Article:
“Freedom” is the first single from Winder’s forthcoming debut album, Vignettes, which she plans to release later this year, and which will highlight Winder’s compositional and arranging skills. She wrote all the instrumental parts for the album, which includes horns, violin, harp, bass, and flute. The album will also surprise even those who already know her music by revealing her to be a skilled singer as well: It’s a talent she has rarely publicly explored. 

At Peabody, Winder sometimes struggled to keep up academically and to find a social community in an institution with only a handful of Black woman students. She was often made to feel out of place and constantly questioned by school security as to whether she was a student. Then, in junior year, she had to endure a personal tragedy that few of her fellow students could relate to, but that would shape the sound and depth of her music going forward. “I went through a traumatic moment where my partner had passed away in my arms and there were a lot of people passing away around me,” she said. “I couldn’t pick up my saxophone for a year. But I always had my guitar near me, and I just started writing songs. That’s when I started singing.”

This helped to prepare Winder in some way for the losses that lay ahead amid the pandemic and to become a beacon of strength for those around her. “I’m trying to keep my mind healthy and be completely here because I feel like I’ve got to be strong for a lot of people,” she said. 

While being present for others, Winder keeps a safe space within herself where she can offer a message through her unique experiences. Of the song “Freedom,” she said: “I want people to feel empowered. I want people to hear the opening lyrics and understand that freedom is freedom from yourself and the negative ego side of you. I want people to walk away knowing the freedom was inside of them the whole time.”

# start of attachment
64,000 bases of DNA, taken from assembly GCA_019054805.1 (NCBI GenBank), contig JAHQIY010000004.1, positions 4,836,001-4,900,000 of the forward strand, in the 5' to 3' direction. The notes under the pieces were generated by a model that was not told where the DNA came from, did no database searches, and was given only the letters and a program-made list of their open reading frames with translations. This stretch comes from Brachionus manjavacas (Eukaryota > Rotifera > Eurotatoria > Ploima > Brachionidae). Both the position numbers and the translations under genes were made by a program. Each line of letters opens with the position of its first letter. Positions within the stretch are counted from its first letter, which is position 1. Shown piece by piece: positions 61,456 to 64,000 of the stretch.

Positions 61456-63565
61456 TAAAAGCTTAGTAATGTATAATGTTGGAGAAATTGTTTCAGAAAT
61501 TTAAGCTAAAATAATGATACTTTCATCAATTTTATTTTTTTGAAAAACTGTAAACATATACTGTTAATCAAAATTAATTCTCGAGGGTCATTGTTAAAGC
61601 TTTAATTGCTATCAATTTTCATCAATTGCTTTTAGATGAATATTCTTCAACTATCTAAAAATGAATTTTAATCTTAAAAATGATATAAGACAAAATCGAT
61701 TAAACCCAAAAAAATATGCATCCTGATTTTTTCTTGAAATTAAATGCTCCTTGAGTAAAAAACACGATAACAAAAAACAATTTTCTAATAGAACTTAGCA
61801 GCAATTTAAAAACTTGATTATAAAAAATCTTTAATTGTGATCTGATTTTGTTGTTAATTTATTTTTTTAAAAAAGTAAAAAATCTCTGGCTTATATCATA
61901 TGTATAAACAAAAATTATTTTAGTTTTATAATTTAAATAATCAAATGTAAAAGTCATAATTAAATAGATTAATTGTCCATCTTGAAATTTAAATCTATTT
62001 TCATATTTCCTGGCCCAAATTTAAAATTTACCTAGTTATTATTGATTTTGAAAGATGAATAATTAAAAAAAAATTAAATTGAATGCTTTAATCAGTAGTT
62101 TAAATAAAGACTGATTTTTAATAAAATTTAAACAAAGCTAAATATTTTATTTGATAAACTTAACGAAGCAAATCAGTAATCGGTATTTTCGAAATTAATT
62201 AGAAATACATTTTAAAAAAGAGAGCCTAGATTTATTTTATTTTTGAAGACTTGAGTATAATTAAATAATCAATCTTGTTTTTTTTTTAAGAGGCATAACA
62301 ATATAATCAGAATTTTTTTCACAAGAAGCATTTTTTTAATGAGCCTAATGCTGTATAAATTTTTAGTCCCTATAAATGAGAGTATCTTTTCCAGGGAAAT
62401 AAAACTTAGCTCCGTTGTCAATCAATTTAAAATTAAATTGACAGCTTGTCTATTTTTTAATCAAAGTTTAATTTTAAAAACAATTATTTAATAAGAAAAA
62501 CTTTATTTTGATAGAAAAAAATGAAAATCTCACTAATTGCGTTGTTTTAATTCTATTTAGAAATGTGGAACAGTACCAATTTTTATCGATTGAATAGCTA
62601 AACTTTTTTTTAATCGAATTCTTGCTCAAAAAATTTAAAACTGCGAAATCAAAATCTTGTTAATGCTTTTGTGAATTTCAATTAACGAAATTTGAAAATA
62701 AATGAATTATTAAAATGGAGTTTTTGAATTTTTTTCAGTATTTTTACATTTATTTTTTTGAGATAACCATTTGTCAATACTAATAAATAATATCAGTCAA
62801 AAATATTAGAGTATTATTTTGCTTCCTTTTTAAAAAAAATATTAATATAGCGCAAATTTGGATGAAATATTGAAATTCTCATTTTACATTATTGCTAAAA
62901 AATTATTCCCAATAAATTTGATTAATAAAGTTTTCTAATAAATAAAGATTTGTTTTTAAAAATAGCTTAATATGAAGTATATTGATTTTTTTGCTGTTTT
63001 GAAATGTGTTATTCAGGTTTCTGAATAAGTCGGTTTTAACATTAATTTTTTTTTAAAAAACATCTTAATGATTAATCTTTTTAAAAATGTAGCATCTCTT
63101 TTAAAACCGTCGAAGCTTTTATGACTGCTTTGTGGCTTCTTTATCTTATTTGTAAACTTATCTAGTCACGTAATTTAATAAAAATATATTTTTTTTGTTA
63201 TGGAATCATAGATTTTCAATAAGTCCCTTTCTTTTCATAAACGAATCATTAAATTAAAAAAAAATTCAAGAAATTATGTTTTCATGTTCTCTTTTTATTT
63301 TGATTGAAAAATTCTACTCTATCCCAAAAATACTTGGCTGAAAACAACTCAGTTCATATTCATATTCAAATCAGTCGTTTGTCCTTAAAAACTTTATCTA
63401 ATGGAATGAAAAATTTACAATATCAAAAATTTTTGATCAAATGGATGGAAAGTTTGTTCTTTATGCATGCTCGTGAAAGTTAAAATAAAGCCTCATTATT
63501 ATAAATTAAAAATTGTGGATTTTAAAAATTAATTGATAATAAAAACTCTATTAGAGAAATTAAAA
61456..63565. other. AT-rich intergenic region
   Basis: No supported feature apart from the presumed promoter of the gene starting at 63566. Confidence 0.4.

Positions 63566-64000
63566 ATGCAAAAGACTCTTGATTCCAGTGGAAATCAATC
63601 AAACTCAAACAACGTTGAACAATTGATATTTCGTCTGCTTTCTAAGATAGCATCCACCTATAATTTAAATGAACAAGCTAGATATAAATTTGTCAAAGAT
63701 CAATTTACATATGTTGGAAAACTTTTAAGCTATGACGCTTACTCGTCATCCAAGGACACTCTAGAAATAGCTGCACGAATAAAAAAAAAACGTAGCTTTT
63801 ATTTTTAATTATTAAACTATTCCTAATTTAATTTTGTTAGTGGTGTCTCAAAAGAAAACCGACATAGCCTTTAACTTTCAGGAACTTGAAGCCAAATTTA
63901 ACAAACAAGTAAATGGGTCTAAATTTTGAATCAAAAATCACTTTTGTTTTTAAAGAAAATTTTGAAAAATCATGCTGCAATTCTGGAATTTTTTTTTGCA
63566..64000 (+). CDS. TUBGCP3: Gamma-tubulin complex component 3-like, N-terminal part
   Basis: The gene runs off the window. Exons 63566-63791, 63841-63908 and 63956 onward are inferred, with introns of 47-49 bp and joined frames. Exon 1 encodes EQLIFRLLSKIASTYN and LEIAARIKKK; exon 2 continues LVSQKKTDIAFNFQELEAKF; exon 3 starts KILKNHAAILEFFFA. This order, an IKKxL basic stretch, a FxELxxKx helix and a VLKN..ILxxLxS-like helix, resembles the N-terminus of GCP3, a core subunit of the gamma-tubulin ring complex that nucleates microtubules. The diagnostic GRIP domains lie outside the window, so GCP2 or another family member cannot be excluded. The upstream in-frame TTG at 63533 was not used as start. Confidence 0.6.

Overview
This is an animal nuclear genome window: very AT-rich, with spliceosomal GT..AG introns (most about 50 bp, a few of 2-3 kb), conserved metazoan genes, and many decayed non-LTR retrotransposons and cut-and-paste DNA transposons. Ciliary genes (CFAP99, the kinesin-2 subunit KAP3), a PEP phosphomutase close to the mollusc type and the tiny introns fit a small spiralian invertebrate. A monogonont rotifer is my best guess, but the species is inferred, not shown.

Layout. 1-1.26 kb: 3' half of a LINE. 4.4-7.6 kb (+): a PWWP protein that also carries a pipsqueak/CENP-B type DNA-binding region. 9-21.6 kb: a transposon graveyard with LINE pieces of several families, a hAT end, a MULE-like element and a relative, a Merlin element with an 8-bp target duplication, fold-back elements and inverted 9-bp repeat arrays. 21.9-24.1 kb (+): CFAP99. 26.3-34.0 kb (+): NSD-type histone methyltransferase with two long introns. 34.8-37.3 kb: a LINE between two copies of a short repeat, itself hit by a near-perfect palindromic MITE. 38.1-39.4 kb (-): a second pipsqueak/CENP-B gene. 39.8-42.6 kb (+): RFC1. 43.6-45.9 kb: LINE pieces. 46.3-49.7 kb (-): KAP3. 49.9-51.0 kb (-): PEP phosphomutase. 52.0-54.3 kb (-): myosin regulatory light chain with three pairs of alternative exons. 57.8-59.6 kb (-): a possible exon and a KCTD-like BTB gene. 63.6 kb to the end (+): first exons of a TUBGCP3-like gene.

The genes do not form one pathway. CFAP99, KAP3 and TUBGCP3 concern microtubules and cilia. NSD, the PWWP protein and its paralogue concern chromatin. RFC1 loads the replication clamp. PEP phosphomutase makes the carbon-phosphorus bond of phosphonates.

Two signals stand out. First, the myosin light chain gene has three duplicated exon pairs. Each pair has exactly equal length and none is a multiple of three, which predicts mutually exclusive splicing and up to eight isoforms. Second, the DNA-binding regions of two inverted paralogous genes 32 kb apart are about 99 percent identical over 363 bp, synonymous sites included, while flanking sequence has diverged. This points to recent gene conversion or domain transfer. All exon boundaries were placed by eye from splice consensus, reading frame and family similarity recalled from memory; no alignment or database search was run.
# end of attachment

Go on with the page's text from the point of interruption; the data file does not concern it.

Rachel Winder has had to create her own goals and reality from scratch — through instinct, determination, and a hunger to learn. She embodies a gentle and magnetic aura that draws people in and, as her young career is already showing, encourages productive collaborations. Along the way, she’s shown herself to be an emblem of survival and reinvention, as have so many jazz musicians who have come before her.



About Jordannah Elizabeth

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Jordannah Elizabeth is an author, music critic, editor and lecturer. She is a columnist at New York Amsterdam News and her work has appeared in NPR Music, Village Voice, DownBeat, Bandcamp, LA Weekly, New York City Jazz Record and many other publications. She has lectured and received invitations as a guest journalist from Harvard University, Pratt Institute, Maryland Institute College of Art, Columbia University and De Montfort University in Leicester, England. She is the author of Don’t Lose Track (Zero Books) , The Warmest Low (Publik / Private Small Press) and the upcoming book She Raised Her Voice!: 50 Black Women Singers Who Sang Their Way Into Music History (Running Press Kids / Hachette Book Group).